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Selective abortion deepens the gender gap in Albania

2024-02-10 15:33:00, Sociale CNA

Selective abortion deepens the gender gap in Albania

When Lina has realized that she is pregnant with another girl, she has decided to end the pregnancy, as her husband is very nervous about the idea of ??having a fourth girl, instead of a boy.

Such a decision is often made in Albania and the Balkans, where the dominant patriarchal culture has pushed many families to pin all their hopes on a son.

"When my husband realized that the fourth child will be a girl, and we won't be able to have a boy, he got so nervous that he almost killed me," said Lina, who used a name other to protect the identity.

"I was able to risk my life, just not to give birth to that child", said the 40-year-old with tears in her eyes.

She said that she continues to suffer from the pain she suffered during the procedure, which was performed in unhygienic conditions, three years ago.

Selective abortion deepens the gender gap in Albania

Even from the most modest estimates, thousands of girls have "disappeared" from Albania, after many years of selective abortions.

"When the parents have learned that the fetus is a girl, they have decided, for various reasons, to abort it, rather than keep it", said Manuala Bello, representative of the United Nations Population Fund, for the area of ??Albania.

"In the last 20 years, 21,000 girls have disappeared in Albania", she told the AFP news agency.

For families who already have a daughter, almost a quarter said they would choose to have an abortion rather than have another daughter at home, according to research conducted by the UN.

"Social imbalance"

In the period 2000 - 2020, Albania is ranked fourth in the world for the gap in births between girls and boys - with an average of 111 boys born for 100 girls, UN data show.

An increase in education rates is believed to have helped reduce the margin over the next four years, including an awareness campaign by the UN office in Albania.

The figures are "higher than the biological average, which is about 105 boys for 100 girls", said Arjan Gjonca, a professor who specializes in demographic issues at the London School of Economics and Political Science.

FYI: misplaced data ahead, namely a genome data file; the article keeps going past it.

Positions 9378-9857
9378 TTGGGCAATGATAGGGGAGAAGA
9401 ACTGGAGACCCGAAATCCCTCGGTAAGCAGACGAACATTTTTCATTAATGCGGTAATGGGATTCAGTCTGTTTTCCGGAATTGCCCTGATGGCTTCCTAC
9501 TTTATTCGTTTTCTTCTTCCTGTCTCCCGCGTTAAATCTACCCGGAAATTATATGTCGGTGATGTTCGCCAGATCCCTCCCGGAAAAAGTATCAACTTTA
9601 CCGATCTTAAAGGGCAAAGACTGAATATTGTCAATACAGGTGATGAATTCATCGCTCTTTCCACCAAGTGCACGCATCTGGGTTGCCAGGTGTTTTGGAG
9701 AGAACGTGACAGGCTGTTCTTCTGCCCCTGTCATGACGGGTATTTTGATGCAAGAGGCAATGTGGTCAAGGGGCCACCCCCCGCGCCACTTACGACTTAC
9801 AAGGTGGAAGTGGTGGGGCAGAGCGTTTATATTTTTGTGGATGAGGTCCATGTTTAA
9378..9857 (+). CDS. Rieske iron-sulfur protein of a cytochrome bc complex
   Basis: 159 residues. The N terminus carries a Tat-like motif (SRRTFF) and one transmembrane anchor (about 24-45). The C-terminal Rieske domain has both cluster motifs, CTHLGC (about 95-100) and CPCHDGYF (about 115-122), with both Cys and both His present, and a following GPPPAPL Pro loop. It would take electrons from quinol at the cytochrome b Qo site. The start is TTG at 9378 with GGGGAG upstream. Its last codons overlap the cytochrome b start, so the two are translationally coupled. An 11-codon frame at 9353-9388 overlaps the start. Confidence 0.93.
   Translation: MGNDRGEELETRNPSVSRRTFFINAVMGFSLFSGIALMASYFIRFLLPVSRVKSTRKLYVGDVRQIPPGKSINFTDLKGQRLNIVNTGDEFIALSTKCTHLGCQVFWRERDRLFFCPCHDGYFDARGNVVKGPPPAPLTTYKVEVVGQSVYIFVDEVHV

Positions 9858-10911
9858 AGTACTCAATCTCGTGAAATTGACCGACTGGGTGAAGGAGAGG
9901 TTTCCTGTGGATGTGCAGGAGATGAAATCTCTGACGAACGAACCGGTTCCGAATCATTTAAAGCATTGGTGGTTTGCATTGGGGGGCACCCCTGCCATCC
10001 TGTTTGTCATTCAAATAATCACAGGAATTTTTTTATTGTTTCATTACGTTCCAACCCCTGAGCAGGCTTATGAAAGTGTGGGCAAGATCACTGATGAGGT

Selective abortion deepens the gender gap in Albania

"Well, if the phenomenon is repeated and if legal measures are not taken... the consequences in the future will lead to social imbalance", warned Gjonca.

Abortion is legal in Albania until the 12th week of pregnancy, while later it is only allowed with special permission from doctors.

Terminations of pregnancy related to the sex of the baby are illegal.

But increasing opportunities to find out the gender of the baby, such as blood tests - which can be done in many countries - means that ending this practice is difficult.

"It is very difficult to prove that the pregnancy has been terminated, because the fetus was a girl", said the gynecologist in Tirana, Rubena Mosiu.

Women in Albania take the tests every time and more often, since the seventh week of pregnancy they show the gender of the baby, with 90 percent accuracy.

A doctor's permission is not necessary for such tests.

'Sad Family Stories'

Despite the increase in awareness, values ??deeply embedded in society are difficult to overturn.

In many regions of the Balkans, the boy is considered the "pillar of the family", while the girls carry the burden of the "gentle gender in an aggressive society", said Anila Hoxha, investigative journalist from Tirana and activist for women's rights.

In neighboring Montenegro, gender-based abortions are a permanent problem, despite the improvement of the demographic balance in this country.

"There is a connection between patriarchal social norms and the preference for a boy over a girl," said Maja Rai?evic, who leads the Center for Women's Rights in the Montenegrin capital, Podgorica.

The role of women in the family, together with economic dependence on men, because most do not inherit property, only increases the level of inequality.

In 2017, the center launched the campaign called "Unwanted".

The program aims to put an end to patriarchal notions, calling on Montenegrins to "ask themselves on what values ??a gender is more desirable, when there are people who don't even have the opportunity to have children", explained Rai?evi?.

Often, the biggest challenge comes from tensions within families.

In Albania, Maria - who spoke on condition of anonymity - said that she faced a lot of pressure from her mother-in-law and brother-in-law, after realizing that she was pregnant with a girl.

"They were extremely upset", she said during an interview with the UN office.

"My mother-in-law even told me that we can go to someone's house so that I can have an abortion, using old, very dangerous methods," she said.

But in the end, Maria has decided not to submit to the pressure.

"I decided to keep the baby", said Maria.

"But I will never tell my daughter our sad family story"./ REL

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